The Right Way.

Here is a request I received recently. It is a great example of the right way to introduce yourself to a stranger on LinkedIn:

Adam -We don’t know each other, yet. I moved here from Minneapolis and I am hoping to connect with a few fun people. My sister-in-law sent me your blog. You seem fun. -Jennifer

This stared a dialog. I discovered that Jennifer is related to one of my former coworkers (that’s co-worker, not cow orker). I have invited her to stop by The Weaponry, my advertising and idea agency, for an introduction. After that, we can be LinkedIn.

Key Takeaway

Don’t let just anyone into your professional network on LinkedIn. It devalues your network because there is nothing that distinguishes those inside your group from those outside your group. When you are sending LinkedIn request don’t be lazy. Don’t be random. Be purposeful and personal with your introductions. And for Reid’s sake, please don’t try to sell anything in your intro. It’s a turnoff.

Do you have a LinkedIn philosophy? Please share it in the comments section. If you want to know my other philosophies consider subscribing to this blog. If you want to know about my philosophy that Vanilla Ice tweeted about, click here.

How Mark Zuckerberg helped me put my life back together.

Some people live their entire lives in one nest. You know the type. You can see the hospital where they were born, their high school, their first job, their bowling alley and their nursing home all from the highest point in town. That’s not me. Life has been an exciting adventure of change from the jump. I lived in five states by the time I started 7th grade. I went to college 1000 miles from home. And I have traded license plates many times since graduation. #WitnessProtectionProgram.

I love my nomadic lifestyle. I have been exposed to traditions, foods, history, religion, weather and sports from a wide variety of angles. This has been a blessing for a creative professional. The one oddity, is that for a very long time, when I changed chapters, I would never see or hear from people in the previous chapter again.

But in 2007 that all changed. Because of Facebook. That thing that we so often take for granted as a silly time waster, quite literally changed my life. It allowed me to reconnect with childhood friends and neighbors from New Jersey, Wisconsin, Missouri, Vermont and New Hampshire.  Then I was able to find classmates from The University of Wisconsin. And coworkers from Cramer Krasselt, and Engauge. (Ohio, Georgia and Moxie/Publicis Groupe were added later).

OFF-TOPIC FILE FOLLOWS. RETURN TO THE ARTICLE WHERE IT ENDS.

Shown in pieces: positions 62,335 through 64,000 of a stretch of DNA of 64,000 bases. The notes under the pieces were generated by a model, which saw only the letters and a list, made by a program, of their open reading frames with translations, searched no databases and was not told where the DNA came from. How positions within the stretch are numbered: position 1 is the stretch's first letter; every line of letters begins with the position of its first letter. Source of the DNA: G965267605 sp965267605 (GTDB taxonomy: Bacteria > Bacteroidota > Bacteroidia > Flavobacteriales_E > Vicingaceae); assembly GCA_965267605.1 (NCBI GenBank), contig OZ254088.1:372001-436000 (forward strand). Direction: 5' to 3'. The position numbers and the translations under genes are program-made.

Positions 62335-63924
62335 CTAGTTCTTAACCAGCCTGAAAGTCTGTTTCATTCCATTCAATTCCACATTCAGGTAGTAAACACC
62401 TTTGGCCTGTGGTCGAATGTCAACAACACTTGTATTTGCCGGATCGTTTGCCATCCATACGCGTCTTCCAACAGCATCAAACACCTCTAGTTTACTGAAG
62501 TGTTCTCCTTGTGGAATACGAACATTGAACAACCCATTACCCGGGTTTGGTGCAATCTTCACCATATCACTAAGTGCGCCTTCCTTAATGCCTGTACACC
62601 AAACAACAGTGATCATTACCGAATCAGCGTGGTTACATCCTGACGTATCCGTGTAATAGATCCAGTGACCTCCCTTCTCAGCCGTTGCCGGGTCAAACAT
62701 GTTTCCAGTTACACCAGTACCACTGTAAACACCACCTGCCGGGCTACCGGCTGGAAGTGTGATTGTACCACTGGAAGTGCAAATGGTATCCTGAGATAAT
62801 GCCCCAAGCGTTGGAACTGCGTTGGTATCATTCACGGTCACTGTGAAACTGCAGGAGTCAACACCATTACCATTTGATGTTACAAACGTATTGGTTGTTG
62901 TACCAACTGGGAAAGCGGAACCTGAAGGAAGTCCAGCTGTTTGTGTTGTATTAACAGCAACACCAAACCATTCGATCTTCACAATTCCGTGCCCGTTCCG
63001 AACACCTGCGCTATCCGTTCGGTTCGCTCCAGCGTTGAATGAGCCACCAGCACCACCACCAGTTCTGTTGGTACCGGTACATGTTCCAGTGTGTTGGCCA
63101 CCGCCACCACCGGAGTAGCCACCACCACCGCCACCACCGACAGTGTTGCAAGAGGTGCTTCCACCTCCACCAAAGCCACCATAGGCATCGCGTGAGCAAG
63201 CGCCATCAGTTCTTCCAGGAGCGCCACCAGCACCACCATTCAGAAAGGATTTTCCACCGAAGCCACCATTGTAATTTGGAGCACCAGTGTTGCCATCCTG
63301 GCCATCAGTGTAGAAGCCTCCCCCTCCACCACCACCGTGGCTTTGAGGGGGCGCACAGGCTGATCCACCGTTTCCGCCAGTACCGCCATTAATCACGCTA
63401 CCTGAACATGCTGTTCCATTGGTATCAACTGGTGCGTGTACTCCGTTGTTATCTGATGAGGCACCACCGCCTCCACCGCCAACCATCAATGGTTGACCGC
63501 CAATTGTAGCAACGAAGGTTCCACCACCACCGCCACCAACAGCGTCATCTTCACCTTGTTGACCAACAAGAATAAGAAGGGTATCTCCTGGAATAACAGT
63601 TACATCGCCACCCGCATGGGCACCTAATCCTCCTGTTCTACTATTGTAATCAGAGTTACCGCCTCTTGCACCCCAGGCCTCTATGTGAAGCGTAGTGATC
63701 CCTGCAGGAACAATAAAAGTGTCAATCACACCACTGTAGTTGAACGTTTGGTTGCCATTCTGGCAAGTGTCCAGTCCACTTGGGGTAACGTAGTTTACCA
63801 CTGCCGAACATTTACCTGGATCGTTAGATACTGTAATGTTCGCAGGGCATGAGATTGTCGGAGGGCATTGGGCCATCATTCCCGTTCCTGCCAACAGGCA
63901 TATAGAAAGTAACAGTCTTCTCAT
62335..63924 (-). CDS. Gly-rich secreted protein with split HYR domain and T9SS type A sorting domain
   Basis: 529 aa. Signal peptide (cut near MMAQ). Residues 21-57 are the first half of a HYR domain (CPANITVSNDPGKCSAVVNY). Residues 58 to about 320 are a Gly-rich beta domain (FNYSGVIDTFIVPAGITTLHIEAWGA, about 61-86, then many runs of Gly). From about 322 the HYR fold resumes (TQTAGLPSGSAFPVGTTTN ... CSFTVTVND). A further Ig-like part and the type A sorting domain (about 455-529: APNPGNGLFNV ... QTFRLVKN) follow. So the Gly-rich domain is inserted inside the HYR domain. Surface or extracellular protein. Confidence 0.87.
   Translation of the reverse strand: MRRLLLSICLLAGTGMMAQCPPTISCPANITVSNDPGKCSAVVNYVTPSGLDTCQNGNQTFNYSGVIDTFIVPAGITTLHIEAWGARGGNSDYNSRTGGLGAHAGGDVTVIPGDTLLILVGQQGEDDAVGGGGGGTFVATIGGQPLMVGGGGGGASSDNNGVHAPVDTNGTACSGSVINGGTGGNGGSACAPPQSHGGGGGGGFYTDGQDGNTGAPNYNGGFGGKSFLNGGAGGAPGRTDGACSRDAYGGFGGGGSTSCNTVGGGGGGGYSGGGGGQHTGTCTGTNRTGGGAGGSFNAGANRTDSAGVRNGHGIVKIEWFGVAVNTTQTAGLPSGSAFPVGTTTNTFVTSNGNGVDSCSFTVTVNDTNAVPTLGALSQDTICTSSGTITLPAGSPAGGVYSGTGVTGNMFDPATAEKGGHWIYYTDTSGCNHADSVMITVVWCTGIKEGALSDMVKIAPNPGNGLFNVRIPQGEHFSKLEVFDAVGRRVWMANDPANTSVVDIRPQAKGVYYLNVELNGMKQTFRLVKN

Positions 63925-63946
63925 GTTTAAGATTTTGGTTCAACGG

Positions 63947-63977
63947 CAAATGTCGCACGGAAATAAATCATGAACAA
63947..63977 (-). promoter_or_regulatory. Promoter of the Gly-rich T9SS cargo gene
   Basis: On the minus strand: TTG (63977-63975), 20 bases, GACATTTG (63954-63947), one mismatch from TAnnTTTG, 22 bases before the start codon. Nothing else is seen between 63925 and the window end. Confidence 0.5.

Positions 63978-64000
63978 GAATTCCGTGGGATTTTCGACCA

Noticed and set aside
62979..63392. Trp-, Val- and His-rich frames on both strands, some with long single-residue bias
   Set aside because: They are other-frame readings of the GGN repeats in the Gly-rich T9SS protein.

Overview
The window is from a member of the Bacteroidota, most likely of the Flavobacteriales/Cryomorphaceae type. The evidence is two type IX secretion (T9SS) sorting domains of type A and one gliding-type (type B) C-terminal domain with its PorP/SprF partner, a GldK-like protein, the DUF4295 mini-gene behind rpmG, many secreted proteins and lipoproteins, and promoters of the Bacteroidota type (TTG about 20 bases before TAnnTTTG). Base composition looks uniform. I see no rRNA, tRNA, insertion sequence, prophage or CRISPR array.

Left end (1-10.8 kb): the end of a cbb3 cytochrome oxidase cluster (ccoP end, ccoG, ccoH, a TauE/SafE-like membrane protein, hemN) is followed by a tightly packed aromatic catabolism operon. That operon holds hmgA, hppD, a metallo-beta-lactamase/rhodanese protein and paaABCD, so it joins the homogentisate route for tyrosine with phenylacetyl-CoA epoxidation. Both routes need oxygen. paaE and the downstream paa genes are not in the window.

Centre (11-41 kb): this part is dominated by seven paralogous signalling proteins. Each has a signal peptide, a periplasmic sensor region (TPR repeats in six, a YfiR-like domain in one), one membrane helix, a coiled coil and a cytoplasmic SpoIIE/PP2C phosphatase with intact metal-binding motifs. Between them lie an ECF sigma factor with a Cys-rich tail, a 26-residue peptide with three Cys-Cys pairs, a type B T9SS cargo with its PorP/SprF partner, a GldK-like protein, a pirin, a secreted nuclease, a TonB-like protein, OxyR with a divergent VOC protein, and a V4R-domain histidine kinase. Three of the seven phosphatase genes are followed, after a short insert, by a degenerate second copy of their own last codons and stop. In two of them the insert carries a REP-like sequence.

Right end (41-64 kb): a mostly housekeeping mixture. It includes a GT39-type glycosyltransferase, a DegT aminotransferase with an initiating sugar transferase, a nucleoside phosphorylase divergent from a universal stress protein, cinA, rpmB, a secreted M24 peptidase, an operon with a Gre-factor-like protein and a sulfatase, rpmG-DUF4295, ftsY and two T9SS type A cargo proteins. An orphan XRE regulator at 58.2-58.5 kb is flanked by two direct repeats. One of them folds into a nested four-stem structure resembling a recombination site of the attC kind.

I reconnected with clients and vendors. Neighbors and distant relatives. And people I’ve met at parties and on planes (I’ve met a lot of people on planes). Suddenly, I stopped losing track of people. As a people collector and connector I no longer have to box friends up and store them on a shelf every time I move or change jobs. Now I can play with them whenever I want.

Of course there is LinkedIn too. Which I love. The great Link-A-Roo has allowed me to reconnect and collect people in another, more quasi professional way. (The quasi is all me LinkedIn. You have been nothing but professional). I recently discovered that my friend Nissa Kubly (UW Track) and Cher Fesenmaier (cousin) both work at the same high school in Phoenix.  One of the craziest connections that I discovered through LinkedIn is that three of my friends, Neil Miklusak (college buddy from Wisconsin), Audrey Lowder (former co-worker at Engauge in Atlanta) and Erika O’Toole (we met on a flight to NYC) all work together, in the Empire State Building, at LinkedIn!

The simple fact is that if it were not for Facebook and other social platforms I would likely never see, or have any interactions with the majority of my friends and Linkys ever again. (I don’t know what you actually call a person on LinkedIn. Linkletters? Linkins? Linklings?

As I have started The Perfect Agency Project, my connections have become even more important. I am always looking for ideas, support and people to join the project.  Over the past few months, thanks to my online network, I have reconnected in person with dozens of people I hadn’t seen in 10 to 30 years. That’s cray.

So thank you to Mark Zuckerberg for allowing me to have my personal “This is your life’ moments every day. It is absolutely mind-blowing to think I may never lose a friend again. Except maybe Alex ‘Big Drawz’ Mautz, my college track teammate who moved to San Diego and must enjoy such perfect weather that he never needs to connect to the rest of us.

As a fun demonstration of the topic of this post, and to see who, if any of my people read this all the way to the end, I would love for you to share a word or a sentence about how we know each other. Thanks for playing.